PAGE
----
Lessons From Nature

For the past month or so, I have been actively seeking out and enjoying the stunning wildflowers that are in bloom throughout Southwestern Ohio. I have always enjoyed hiking and nature, but this year, I have made it a point to learn more about native wildflowers. This Spring, I have spent hours walking along trails and creeks, throughout six different counties, learning about each wildflower that I happen to encounter. I have taken hundreds of photos and am slowly gaining more knowledge about these beautiful miracles that grow along the highway, in pastures and meadows, as well as in deep, cool woodlands. Overall, I have to say that the whole experience encourages me to [...]

The Second Ripple

After my freshman year at Gettysburg College, I transferred to Cornell University. On the first day of classes at Cornell, I experienced my second ripple of change. I walked into a small classroom and saw “Does racism exist in America?” written in big letters on the chalk board. As we filed into the classroom, our professor, Don Barr, asked us to divide into small groups and discuss our responses to the question. I didn’t take much time to think about my answer because I had an immediate response. Based on my personal experience, I planned to share my answer without any hesitation or thought. My answer was a simple “no”. How could I answer [...]

By |2017-07-16T02:18:27-05:00July 15th, 2017|Tags: , , , , |2 Comments

Are We There Yet?

If you have children or have been around children, you know that every road trip involves the dreaded question: “Are we there yet?” Adults often moan and may eventually shout a response to the question depending on how frequently it is asked and how much more time it will take to reach the final destination. I think the journey to become more culturally competent is somewhat similar. You might wonder if you are there yet. You’ve read some blogs, you have read some children’s books, and you think it’s important to talk about differences. Are you done? Are you there yet? The answer is no. I’ve been on my journey for over 25 years [...]

Finding Your Way

Writing about skin color reminded me of an experience I had many years ago. Not surprisingly, it involves making a mistake. As a result, I learned two great lessons. One, words can cause harm even without intending to do so. Two, it is important to have teachers and mentors on your personal journey. (Trigger warning: racial slur) During my junior year at Cornell, I was walking back to my dorm with a group of friends. I was the only white person in the group and we were all leaving an African American history class. During the conversation, I used the word mulatto to describe a fellow classmate. It was a word I had heard to describe someone [...]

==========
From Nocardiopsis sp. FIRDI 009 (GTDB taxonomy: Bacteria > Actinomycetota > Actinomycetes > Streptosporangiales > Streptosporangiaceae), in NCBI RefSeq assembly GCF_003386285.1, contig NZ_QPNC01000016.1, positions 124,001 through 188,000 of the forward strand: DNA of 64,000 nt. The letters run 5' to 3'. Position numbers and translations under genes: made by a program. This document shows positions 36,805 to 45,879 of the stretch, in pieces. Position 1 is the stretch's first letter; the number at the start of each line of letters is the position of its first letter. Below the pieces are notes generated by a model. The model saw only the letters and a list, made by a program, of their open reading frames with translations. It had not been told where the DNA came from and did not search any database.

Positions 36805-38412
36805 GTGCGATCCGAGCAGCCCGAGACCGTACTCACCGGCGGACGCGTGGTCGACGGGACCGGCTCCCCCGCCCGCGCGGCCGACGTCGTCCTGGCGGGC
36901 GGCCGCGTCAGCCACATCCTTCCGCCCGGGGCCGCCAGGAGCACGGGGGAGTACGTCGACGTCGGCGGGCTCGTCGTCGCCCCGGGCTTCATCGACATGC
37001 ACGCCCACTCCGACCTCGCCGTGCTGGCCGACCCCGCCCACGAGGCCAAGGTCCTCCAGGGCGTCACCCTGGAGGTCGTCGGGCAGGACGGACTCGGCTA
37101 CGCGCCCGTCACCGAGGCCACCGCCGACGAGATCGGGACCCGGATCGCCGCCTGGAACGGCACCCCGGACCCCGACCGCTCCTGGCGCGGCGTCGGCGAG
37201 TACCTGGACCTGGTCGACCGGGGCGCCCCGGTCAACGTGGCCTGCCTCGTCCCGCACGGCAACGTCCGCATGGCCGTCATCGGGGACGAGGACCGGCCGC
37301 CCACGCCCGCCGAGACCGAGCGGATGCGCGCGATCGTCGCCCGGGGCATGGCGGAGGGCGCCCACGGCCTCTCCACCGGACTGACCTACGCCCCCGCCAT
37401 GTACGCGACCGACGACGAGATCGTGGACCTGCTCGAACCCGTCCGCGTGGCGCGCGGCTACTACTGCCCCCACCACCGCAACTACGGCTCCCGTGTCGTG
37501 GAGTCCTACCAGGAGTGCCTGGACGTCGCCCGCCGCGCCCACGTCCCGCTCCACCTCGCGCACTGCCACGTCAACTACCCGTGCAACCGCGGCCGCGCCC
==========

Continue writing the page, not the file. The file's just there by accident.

The First Ripple

As I mentioned in my first post, I grew up in a homogeneous suburb of Cincinnati, Ohio. Most people looked like me, worshipped like me, and lived like me. I was surrounded by mirrors. My slow journey towards cultural competence started when I was an undergraduate student. Although I am ashamed to share my experiences, I feel the need to put a stake in the ground so you can understand how far I have traveled. The event I want to share with you took place in 1989 at Gettysburg College, a small liberal arts school in Pennsylvania. I refer to this experience as "the first ripple." I apologize in advance for being offensive and [...]

Additional Cultural Dimensions

As I mentioned in my last post, there is an endless list of things that help determine how we see the world around us. I have been fortunate enough to discuss this topic with a diverse group of people and with their help, I have added these additional dimensions of culture: Geographic Region: If you were raised in the U.S., what part of the country do you call home? Military Experience: Have you been actively involved in the military? Time Orientation: Do you place more value on the past, present, or future? Personality: Are you an introvert, extrovert, or a combination of both? Community Type: Is home in a rural, suburban, or urban community? Body [...]

Windows and Mirrors

In college, I read an important and life changing article titled Curriculum as Window and Mirror by Emily Style. She is an educator, writer, and co-founder of the National SEED (Seeking Educational Equality and Diversity) Project. In 1988, Emily wrote: “[There is a] need for [education] to function both as window and as mirror, in order to reflect and reveal most accurately both a multicultural world and the student herself or himself…education needs to enable the student to look through window frames in order to see the realities of others and into mirrors in order to see her/his own reality reflected.” In other words, mirrors provide students with the opportunity to see themselves, their reality, and provide a [...]

A New Beginning

Although I have written in the past and have been a frequent public speaker, I am nervous to start this blogging adventure. Putting my thoughts and ideas out in the public domain is a bit intimidating. Before we go any farther, know that I do not like to think of myself as an expert. I am not perfect. I have flaws and limitations like everyone else. I have more to learn. However, I believe I have a meaningful story to share. I grew up in a very homogeneous suburban community near Cincinnati, Ohio. Like most Midwesterners, I was raised to be nice and I was really nice to everyone. But it wasn’t until my [...]